Unfortunately what I forgot was one of the other rules of moldmaking, which is "if the two big sides don't touch at each corner, the mold won't work as the box for the smaller pieces.

See how the corners on the two big pieces touch? That makes it possible to pour the gusset pieces withouth boxing the mold. If the gusset piece extended all the way to the left corner, the mold would have to be boxed in order to contain the pour.

The blue-tinted areas show the outline of what would be the inner pieces. The bright green line shows where the other gusset pieces will extend. With this size mold, more than 80% of my perimeter will be made up of innner pieces. That won't work!

With Vixen I created an even bigger problem because the areas involved were rather large. What's worse, I didn't realize this until it came time to clay up the inner pieces. So I already had one large side poured all wrong.

So I'm going to try some creative salvage work with my Legos, and see if I can't fix my error without claying her up again.

Monday, December 22, 2008

Pouring the first large side piece

In order to do the next pour, the first of the two big side pieces, I need to box the mold back up again. I didn't get the pour spout flush with the sides, however, and the tight fit of the Lego box caused me some concern. I didn't want to take a chance that the pressure might shift the original ever so slightly.

I decided old fashioned wooden mold boards, and a slightly looser fit, were a safer bet.

Here I have sealed any gaps with plasteline and poured the plaster.

With the plaster cured, I have unclamped the mold boards. On the top is my first large side piece, then the gusset, and then my remaining rubber side (with its plaster backing).

Here is my plaster mold so far, with the rubber original inside. I just have one piece left to pour now.

In the next step the only rubber left in my plaster mold is the original. I'll remove that and replace it in the rubber master (pictured behind the plaster) when I'm finished.

Sunday, December 21, 2008

The mistake I avoided

As I said in my previous post, I almost made a really big mistake with my mold. Although I had expected a number of technical problems with this particular piece, everything had worked out perfectly. My first pull - the large side that comes off first - released easily without disturbing any of the other pieces. That's important since jarring the inner pieces can stress the legs, causing them to break later when the piece is demolded or cleaned. Even more important, I had good registration on the legs. Nothing had shifted during my pouring.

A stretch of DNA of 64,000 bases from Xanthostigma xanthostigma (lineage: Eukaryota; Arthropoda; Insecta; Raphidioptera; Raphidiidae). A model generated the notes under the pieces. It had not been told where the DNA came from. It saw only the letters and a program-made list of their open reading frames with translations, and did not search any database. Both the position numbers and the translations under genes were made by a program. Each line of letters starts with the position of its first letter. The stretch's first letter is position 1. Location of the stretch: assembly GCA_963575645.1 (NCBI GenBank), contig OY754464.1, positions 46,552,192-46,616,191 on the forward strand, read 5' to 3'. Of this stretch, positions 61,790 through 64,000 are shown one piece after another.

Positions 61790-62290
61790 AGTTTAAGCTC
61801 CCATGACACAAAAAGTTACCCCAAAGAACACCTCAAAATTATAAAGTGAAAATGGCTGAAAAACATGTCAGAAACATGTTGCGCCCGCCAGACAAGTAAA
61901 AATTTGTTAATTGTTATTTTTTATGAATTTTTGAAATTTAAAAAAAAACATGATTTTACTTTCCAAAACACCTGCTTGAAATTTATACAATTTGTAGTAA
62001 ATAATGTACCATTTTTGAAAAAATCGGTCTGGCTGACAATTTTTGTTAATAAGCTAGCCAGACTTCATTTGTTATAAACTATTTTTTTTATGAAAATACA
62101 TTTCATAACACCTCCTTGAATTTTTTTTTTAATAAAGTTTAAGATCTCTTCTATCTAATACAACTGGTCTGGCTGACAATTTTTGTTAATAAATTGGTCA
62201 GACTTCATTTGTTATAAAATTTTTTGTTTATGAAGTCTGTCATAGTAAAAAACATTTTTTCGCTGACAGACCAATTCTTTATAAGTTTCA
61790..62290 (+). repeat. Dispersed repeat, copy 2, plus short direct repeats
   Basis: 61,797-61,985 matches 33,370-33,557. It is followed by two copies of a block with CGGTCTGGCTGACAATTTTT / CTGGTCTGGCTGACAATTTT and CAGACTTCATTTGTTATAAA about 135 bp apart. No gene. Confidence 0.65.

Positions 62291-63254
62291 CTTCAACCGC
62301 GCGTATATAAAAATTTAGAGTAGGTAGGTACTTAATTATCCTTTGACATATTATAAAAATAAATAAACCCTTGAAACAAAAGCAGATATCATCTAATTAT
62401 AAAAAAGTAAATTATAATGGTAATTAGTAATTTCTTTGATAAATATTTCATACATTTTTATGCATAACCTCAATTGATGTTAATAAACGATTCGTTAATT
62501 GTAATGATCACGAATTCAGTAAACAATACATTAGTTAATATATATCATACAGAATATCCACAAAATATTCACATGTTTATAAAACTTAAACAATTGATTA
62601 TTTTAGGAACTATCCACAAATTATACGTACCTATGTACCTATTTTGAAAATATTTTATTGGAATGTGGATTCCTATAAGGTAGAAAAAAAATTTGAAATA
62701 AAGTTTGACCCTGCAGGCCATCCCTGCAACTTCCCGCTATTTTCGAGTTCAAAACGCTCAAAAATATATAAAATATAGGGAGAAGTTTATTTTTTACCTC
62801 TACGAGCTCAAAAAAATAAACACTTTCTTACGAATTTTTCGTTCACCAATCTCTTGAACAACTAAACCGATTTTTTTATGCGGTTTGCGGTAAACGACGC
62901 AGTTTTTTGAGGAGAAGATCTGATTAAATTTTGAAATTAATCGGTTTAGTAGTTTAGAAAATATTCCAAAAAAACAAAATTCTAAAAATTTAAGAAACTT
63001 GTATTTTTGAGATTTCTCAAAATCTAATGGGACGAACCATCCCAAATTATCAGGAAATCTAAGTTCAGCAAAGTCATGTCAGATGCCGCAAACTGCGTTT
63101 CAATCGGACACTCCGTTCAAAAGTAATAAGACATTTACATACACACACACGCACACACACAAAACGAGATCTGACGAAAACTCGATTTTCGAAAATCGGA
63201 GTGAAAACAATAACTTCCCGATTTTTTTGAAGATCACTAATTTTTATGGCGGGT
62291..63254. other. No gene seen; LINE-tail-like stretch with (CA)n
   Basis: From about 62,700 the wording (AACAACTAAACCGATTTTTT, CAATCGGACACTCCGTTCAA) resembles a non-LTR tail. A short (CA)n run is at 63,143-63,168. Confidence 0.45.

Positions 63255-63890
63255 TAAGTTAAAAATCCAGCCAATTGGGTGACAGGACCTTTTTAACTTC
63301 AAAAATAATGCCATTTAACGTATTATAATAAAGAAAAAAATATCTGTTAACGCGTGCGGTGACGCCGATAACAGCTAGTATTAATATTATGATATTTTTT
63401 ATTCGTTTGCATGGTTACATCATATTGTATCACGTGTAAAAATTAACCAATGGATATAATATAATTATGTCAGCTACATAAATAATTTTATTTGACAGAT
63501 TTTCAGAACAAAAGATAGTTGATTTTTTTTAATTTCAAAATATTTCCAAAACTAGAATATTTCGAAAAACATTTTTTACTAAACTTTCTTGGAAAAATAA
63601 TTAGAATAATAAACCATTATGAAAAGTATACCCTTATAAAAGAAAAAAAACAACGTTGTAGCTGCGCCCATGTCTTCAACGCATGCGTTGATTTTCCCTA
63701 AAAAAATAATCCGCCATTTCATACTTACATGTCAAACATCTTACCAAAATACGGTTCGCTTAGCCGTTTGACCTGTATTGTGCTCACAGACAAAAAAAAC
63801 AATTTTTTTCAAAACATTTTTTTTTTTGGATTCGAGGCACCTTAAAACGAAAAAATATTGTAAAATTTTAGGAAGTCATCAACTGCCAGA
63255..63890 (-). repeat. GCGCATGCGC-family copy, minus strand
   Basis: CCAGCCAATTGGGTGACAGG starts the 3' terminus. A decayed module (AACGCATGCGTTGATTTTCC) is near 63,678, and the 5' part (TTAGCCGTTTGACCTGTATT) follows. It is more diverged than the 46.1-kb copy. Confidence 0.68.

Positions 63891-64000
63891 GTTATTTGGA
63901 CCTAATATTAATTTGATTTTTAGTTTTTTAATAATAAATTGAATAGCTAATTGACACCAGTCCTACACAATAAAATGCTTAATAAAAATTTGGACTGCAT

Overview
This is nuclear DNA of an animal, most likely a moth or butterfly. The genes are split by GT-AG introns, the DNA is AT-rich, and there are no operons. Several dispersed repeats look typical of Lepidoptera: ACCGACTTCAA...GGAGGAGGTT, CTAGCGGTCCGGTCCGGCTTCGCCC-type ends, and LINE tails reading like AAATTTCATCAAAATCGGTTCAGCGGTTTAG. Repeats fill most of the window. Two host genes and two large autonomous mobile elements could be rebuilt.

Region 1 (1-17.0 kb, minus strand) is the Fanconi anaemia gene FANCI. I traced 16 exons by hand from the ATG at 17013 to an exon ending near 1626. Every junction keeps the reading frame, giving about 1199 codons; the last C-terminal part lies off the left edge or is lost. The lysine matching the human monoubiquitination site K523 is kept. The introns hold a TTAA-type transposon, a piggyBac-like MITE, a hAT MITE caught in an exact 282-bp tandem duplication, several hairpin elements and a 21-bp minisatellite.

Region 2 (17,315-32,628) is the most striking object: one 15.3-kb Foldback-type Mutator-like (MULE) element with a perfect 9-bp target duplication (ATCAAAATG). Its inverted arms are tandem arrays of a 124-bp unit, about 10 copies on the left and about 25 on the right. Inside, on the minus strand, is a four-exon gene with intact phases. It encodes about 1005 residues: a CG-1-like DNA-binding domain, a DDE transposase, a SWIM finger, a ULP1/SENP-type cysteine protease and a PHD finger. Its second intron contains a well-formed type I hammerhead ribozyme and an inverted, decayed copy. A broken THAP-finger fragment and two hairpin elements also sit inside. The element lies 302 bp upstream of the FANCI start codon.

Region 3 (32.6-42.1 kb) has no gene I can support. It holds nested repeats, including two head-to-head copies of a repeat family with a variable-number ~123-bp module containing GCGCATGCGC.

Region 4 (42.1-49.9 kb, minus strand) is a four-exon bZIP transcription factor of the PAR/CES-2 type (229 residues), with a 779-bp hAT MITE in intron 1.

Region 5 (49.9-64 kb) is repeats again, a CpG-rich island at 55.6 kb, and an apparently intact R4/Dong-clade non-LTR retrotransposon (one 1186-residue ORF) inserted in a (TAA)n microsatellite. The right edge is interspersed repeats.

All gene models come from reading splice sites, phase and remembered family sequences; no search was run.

I began to wonder if Imp might not prove less complicated than I originally feared. Perhaps this first version would work and I would never need to make the more complicated second version. (The one where he gets cast in pieces and is then reassembled.) Here he was, looking really good with a five-piece mold! That's the really basic type of horse mold; two sides, front gusset, back gusset, poll piece. I was so excited by the idea that I might get away with making one of Sarah's horses with just those five pieces, that I almost tried it.

Which would have been a big mistake, and I would have realized it the first time I tried to demold him and ripped off his tail. The mold needed a sixth piece.

I had already seen the necessity of this when I drew my mold lines. The undersides of his tail and fanny recess too deeply for the second large side to pull away. To capture those details, I would need a tiny inner piece. Because pieces like this are small and don't extend to the outside border of the mold, they cannot be poured like the gussets and poll piece. They have to be made by hand for each plaster mold. It's fussy, time-consuming work, but the worst thing about them is that there isn't a corresponding rubber piece for them.